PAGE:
• The flag of the Netherlands (red, white and blue) is derived from the flag of the prince, which was orange, white and blue.
  • The coat of arms of the Netherlands is based on that of William of Orange. Its motto Je maintiendrai (French, "I will maintain") was also used by William of Orange, who based it on the motto of his cousin René of Châlon, who used Je maintiendrai Châlon.
  • The national anthem of the Netherlands, Het Wilhelmus, was originally a propaganda song for William. It was probably written by Philips van Marnix, lord of Sint-Aldegonde, a supporter of William of Orange.
  • The national colour of the Netherlands is orange, and it is used, among other things, in clothing of Dutch athletes.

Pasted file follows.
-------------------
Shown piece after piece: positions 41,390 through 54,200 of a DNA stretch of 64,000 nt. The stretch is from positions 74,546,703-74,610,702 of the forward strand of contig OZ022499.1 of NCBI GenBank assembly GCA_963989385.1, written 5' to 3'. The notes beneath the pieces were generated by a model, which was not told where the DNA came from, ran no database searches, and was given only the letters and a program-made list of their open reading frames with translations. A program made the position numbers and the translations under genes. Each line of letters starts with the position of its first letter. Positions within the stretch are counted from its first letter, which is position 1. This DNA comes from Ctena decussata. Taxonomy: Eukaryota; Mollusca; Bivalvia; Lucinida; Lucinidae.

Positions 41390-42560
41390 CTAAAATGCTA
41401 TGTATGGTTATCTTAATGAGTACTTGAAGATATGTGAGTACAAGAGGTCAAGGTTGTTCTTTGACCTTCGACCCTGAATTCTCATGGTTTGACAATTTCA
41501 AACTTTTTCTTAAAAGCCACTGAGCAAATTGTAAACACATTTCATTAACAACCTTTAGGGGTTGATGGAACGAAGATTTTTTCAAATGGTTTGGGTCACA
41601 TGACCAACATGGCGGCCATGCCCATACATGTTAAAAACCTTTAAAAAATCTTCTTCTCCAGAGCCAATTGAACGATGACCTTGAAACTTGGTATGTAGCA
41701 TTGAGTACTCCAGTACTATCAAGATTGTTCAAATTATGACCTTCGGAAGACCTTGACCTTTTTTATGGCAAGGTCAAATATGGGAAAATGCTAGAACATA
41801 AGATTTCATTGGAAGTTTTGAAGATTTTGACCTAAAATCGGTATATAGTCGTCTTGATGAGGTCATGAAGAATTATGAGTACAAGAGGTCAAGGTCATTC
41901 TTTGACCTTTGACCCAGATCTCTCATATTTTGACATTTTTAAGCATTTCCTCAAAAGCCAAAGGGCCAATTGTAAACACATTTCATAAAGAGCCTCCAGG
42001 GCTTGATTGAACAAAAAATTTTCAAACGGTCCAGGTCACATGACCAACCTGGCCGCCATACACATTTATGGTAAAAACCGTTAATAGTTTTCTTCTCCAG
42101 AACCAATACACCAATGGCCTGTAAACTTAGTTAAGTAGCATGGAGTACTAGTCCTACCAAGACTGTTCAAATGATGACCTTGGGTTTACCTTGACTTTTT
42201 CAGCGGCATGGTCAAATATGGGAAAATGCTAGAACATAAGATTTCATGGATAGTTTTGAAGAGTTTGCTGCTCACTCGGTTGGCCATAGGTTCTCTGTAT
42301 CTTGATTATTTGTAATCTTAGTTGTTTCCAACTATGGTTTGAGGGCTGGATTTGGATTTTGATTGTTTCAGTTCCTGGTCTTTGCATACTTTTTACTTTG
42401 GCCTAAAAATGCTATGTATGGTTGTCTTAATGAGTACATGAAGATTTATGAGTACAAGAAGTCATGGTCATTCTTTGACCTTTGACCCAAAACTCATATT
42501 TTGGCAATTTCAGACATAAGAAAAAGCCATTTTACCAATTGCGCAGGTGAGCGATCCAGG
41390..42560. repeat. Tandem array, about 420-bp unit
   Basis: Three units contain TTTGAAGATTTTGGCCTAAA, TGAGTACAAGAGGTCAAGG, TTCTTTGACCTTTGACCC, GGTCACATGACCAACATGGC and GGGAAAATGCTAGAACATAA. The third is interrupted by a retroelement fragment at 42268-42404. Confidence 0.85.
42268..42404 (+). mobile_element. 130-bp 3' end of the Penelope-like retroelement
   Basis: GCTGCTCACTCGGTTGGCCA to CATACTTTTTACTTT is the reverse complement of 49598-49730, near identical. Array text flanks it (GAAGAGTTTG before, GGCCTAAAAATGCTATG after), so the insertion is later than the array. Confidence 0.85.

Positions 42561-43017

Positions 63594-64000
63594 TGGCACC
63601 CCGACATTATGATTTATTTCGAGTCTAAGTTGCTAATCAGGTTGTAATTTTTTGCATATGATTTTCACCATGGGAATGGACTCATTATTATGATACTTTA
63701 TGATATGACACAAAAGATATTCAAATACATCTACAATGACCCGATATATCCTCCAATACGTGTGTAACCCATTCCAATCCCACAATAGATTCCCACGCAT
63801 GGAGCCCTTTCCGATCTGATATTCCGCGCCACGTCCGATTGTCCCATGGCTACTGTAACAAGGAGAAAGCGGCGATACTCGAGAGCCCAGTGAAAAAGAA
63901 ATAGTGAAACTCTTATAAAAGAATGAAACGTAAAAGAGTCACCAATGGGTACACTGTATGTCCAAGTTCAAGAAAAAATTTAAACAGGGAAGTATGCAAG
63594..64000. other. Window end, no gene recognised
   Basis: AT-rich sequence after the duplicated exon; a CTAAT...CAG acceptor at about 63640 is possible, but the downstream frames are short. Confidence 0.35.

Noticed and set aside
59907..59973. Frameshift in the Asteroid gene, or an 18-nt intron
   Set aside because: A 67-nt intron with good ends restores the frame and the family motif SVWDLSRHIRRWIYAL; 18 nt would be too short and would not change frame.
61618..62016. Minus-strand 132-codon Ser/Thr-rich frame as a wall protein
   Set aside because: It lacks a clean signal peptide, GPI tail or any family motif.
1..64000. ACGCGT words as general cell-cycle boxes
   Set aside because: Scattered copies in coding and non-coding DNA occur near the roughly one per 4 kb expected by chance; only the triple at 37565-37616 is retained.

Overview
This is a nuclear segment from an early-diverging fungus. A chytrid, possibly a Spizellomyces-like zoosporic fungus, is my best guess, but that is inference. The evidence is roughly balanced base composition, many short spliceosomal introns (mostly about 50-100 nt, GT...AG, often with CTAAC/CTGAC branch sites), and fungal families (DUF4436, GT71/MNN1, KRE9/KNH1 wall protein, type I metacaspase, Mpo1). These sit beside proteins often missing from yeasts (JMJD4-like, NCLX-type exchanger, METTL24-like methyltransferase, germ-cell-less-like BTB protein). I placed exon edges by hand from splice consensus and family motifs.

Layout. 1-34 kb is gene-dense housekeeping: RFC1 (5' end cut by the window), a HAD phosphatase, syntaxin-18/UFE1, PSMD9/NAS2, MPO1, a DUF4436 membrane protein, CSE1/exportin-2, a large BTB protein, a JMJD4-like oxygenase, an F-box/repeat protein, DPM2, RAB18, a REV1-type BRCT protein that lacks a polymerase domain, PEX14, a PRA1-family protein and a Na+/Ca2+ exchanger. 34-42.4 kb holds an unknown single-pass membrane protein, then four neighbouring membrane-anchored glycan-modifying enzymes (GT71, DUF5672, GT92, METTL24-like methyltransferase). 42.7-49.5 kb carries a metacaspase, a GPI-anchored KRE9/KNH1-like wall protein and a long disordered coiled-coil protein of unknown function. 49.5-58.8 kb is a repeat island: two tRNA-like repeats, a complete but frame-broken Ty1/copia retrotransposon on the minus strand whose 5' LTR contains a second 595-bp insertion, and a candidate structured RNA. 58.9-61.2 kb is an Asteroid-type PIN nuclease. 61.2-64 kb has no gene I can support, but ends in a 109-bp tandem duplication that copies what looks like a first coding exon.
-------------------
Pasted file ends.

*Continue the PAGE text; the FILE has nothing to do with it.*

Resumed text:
• The Prussian Order of the Black Eagle was in honor of the Dutch Dynasty of William the Silent.
  • A statue of William the Silent stands at the main campus of Rutgers University in New Brunswick, New Jersey, a legacy of the university's founding by ministers of the Dutch Reformed Church in 1766.

 

Sources

 

In 2005, an online searchable archive of William's complete correspondence was made publicly accessible by Het Instituut voor Nederlandse Geschiedenis (ING), the Institute for Dutch History.